The inaccessible island, the littlest of the three islands in the Troy archipelago, is about 3600 kilometers east of Porto Alegre in Brazil and about 1,750 miles west of Cape Town in South Africa. Formed from an extinct volcano 3 to 6 million years ago, the island is the only place in the world where a rare species of aircraft called "The Inaccessible Island"Atlantis rocks) lives. According to new research, predators of this species reached the island of South America about 1.5 million years ago, perhaps by wings or by carriages on the karst.
The unfinished trajectory on the island is the world's smallest flyer and the smallest railway line from 13 to 15 cm and weighs 34 to 49 g.
For the first time in 1923, the species was described by British surgeon Percy Lowe, a bird fan who then conducted ornithological collections at the British Museum.
Lowe put the birds in the horn Atlantisia, a reference to mythical Atlantis, and called the species Rogers after the publisher of H.M.C. Rogers, chaplain on the nearby island of Tristan da Cunha, who first collected the samples.
He presumed that the birds moved to an island on a sunken land bridge from Africa or South America, but later the discovery of tectonic boards excluded this idea.
"We've obviously found that birds did not walk on foot," said Dr Martin Stervander, a postdoctoral researcher at the Ecology and Evolution Institute at the University of Oregon.
"They fluttered or aided by floating waste, regardless of whether they were flying all the way, or were stormy and then dropped to the debris, we can not say, in any case, they succeeded in converting it from the shores of South America to the inaccessible island . "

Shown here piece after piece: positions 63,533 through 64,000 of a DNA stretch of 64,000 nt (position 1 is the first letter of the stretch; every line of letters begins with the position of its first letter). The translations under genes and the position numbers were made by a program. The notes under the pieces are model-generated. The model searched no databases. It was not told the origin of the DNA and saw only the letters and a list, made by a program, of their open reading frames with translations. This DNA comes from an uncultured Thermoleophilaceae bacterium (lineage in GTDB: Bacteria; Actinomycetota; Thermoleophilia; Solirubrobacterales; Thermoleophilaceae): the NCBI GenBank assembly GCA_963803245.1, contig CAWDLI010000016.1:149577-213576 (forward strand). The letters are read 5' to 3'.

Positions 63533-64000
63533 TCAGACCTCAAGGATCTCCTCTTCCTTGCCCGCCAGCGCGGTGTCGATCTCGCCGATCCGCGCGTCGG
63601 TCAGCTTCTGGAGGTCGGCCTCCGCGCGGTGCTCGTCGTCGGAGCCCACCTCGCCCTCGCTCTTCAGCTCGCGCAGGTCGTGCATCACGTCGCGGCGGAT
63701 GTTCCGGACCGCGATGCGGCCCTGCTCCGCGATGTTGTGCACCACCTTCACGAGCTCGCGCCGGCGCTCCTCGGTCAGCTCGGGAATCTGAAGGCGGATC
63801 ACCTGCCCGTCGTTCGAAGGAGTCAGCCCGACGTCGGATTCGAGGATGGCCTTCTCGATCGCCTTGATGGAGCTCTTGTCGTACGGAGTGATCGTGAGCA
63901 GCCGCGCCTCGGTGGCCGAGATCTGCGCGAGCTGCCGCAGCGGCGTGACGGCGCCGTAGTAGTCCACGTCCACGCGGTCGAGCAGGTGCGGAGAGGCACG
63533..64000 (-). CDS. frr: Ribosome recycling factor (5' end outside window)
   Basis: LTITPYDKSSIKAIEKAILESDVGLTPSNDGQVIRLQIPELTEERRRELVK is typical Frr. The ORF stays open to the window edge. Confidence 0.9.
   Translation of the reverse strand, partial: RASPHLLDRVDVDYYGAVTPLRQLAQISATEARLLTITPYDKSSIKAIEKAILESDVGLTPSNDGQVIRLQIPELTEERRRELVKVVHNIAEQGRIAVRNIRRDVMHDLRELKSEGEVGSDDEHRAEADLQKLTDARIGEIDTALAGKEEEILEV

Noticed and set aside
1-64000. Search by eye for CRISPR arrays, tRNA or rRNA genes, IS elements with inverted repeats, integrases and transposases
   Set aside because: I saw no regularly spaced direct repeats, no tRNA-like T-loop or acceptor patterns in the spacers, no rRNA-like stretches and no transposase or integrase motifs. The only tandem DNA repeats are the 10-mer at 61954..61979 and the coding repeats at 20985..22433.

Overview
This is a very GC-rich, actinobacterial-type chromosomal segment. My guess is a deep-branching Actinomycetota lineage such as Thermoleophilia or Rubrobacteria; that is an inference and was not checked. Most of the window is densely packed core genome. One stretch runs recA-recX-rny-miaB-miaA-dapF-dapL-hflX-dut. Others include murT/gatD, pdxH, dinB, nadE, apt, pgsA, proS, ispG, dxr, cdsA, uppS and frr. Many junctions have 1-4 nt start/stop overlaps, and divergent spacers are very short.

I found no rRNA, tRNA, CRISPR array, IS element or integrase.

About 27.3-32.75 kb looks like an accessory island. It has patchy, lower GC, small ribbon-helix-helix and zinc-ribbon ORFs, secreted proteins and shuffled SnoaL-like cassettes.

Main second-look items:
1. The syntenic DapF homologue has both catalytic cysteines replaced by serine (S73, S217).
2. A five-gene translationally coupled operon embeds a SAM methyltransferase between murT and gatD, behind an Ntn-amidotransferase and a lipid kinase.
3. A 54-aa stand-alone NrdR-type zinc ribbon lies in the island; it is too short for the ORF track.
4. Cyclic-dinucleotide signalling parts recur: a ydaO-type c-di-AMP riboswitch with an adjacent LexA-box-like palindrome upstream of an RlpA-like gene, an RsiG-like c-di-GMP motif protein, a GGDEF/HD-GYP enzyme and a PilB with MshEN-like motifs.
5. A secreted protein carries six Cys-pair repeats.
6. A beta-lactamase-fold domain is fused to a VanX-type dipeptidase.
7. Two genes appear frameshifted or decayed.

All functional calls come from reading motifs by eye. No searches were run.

Using modern sequencing of mitochondrial and nuclear DNA and phylogenetic methods, Dr. Stervander and co-authors linked the railroad island to the South American wing wings (Porzana spiloptera).
The split came 1.5 million years ago and the railroads colonized the Inaccessible Island in one migration.
Their genetics also make them black rabbits (Laterallus jamaicensis) found in the Americas and possibly Gavapagos (Laterallus spilonota), which also has reduced flying ability.
"And it turned out that the railway line did not make the necessary change of name," Dr. Stervander said.
Scientists recommend that the species is reclassified into the genus Laterallus as well as related species.
"We are sorry to suggest that we take this beautiful name, Atlantisia, and that is something we can all love, but now we can say that the closest kin of this kind are American birds who had their name before the opening of an inaccessible island, "Dr. Stervander said.
"When the birds came to the island, they found three habitats without predators – lawns, trees and short forests – and rich sources of food, including worms, moths, berries and seeds."
"Shortly thereafter, distant birds no longer needed strong survival wings and developed into the aircraft."
"Our discovery focuses on the importance of continuing the prevention of the island's Island Island's unprepared enemy, and if this happens, it could disappear," said Professor Lund University Bengt Hansson, co-author of the study.
The articles are published in the journal Molecular phylogenetics and evolution.
Martin Stervander et al, 2019 The Origin of the Smallest Aircraft in the World, Inaccessible Island Rail Atlantis rocks (Aves: Rallidae). Molecular phylogenetics and evolution 130: 92-98; doi: 10.1016 / j.ympev.2018.10.007